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/ Source: NBC News producer
By Stephanie Becker
Travellers carry their luggage through a snow bank on 7th Avenue in front of Penn Station after a snow storm in New York December 27, 2010. A blizzard pummeled the northeastern United States on Monday, dumping up to 29 inches (74 cm) of snow, disrupting air and rail travel and challenging motorists with blowing snow and icy roads at the end of the busy Christmas weekend. New York City, eastern New Jersey and western Long Island were the hardest hit by the storm, which blew up the Atlantic Coast on Sunday night and continued up to the Monday morning commute, unleashing powerful winds and grounding cities to a halt. REUTERS/Lucas Jackson (UNITED STATES - Tags: ENVIRONMENT SOCIETY IMAGES OF THE DAY)Lucas Jackson / X90066

If the words “Mayor Lindsay” and “Blizzard of 1969” mean anything to you, you’re probably a Big Apple baby boomer — and the 2010 blizzard that New Yorkers are currently digging out of is a case of “been there, done that.”

I was 9 the last time a New York City mayor was so roundly condemned for a lousy snow job. My family lived in Rego Park, Queens, in February of ’69, and my parents let us kids stay up late with our noses pressed perilously against the (now illegally) un-gated window of our 14th-floor living room as the snow came down. By morning, 20 inches had buried our "outer borough."

There were lots of red faces over the cold, hard fact that no one had predicted the extent of the storm. As I remember it, the weathermen (and back then, they were all men on local TV) so completely miscalculated that all the salt-spreaders and snowplows were nestled all snug in their garages. By morning, Queens was paralyzed under what looked like mountains of snow to my young eyes. About 20 people died — a sad precedent for today, when several deaths are attributable to emergency personnel being unable to negotiate snow-glutted streets.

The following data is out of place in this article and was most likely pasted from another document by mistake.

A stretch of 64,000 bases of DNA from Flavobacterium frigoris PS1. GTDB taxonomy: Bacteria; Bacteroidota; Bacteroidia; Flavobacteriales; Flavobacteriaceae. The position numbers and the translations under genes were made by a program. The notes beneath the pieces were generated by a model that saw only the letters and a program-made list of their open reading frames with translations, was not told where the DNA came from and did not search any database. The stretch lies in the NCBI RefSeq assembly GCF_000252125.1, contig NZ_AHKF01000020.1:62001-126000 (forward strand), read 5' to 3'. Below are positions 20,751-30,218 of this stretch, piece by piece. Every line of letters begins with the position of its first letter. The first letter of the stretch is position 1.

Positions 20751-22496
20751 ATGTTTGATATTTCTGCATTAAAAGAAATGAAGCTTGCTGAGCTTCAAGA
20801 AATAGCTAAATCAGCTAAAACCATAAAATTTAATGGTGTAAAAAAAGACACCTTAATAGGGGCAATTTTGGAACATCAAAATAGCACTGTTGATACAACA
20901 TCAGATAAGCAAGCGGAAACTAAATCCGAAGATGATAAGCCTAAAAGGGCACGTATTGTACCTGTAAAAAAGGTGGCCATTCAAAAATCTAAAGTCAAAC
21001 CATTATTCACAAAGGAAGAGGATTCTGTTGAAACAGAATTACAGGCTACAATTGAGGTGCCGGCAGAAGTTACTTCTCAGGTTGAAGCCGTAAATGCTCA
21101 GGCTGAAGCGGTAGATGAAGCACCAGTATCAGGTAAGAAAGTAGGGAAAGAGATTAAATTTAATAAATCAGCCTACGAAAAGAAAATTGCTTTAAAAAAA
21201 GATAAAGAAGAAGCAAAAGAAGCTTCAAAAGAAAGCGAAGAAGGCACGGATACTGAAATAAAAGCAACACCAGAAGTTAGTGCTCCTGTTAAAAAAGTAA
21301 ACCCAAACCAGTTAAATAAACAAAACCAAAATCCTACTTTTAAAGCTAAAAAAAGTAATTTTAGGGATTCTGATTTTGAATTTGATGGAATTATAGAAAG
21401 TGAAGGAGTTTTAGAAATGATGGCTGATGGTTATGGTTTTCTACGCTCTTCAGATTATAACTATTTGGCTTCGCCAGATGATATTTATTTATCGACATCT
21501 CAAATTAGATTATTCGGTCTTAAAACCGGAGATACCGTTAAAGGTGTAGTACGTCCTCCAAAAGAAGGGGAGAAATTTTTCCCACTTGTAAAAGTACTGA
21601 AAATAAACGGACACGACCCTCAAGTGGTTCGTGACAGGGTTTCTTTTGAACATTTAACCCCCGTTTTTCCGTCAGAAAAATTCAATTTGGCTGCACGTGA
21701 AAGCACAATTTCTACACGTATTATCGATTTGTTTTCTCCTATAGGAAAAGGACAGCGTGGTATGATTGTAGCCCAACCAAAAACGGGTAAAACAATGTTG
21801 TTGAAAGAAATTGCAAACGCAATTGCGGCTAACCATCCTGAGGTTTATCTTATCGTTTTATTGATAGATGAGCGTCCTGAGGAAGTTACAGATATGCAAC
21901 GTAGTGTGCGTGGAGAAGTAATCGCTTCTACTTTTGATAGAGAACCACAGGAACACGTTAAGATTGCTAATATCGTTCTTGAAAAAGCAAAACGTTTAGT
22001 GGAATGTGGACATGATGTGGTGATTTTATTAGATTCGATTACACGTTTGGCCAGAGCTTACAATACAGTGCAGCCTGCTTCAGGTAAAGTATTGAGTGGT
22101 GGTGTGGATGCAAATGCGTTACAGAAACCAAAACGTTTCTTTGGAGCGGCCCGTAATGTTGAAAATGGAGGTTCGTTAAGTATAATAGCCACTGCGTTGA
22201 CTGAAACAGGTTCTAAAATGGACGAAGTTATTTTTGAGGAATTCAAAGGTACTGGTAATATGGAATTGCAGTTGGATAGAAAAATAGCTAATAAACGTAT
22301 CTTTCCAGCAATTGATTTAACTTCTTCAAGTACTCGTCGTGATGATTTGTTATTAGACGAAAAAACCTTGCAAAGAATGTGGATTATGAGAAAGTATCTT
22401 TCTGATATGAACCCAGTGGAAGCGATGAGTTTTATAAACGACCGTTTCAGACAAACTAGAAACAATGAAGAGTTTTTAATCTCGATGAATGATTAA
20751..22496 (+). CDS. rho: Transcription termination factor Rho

Even so, those days of frozen wonder still warm my heart. With our mom as our guide, my two sisters and I were deployed with our red snow saucer to Waldbaum’s supermarket to purchase a quart of milk apiece (that was the official limit), a package of American cheese, and as many cans of SpaghettiOs as we could carry. Bundled up in parkas, snow pants, hats, scarves and gloves, we looked like the Michelin Man’s family. And it was all to little avail: By the time we got to the store, the shelves were swept so clean we could have been in Moscow with my grandparents during their greatest deprivations.

11th March 1969: Headshot of New York City Mayor John Lindsay. (Photo by Express/Express/Getty Images)Express / Archive Photos

The grown-ups grumbled that Queens was ignored even while Manhattan was swept clean of snow in record time (sound familiar?), and cursed Mayor John Lindsay for ignoring our ZIP code. But we kids didn’t mind; we were in glorious snow mode. It would be at least a week before we even knew where to dig for our Chrysler Valiant with the push-button transmission. (As I recall, it was finally unearthed from its snowy tomb in time for Memorial Day.)

Meanwhile, the urchin kids of the Anita Apartments gleefully built snow forts, launched spontaneous snowball fights, and fueled ourselves with hot chocolate and melting marshmallows. We slid around the vacant schoolyard, making snow angels in the middle of normally gridlocked 63rd Road. We carefully steered clear of yellow snow and frozen doggie treats until our hands were frozen and our noses were drippy faucets.

For days on end, we happily ignored broadcasts imploring students to practice their multiplication tables and spelling, and instead got to watch “Speed Racer” and soap operas, undeterred by increasingly irritated parents.

Now, four decades later, I’m watching this latest snowstorm fallout from afar — 3,000 miles from Apartment 14G. I’d probably be one of those angry adults today if I were there. But instead I’m in Los Angeles, my garage door swollen and broken from nonstop rain, one wall stuffed with old towels to stanch an untraceable leak.

I know I’m lucky, very lucky. But I can’t help but miss the blizzard of my youth.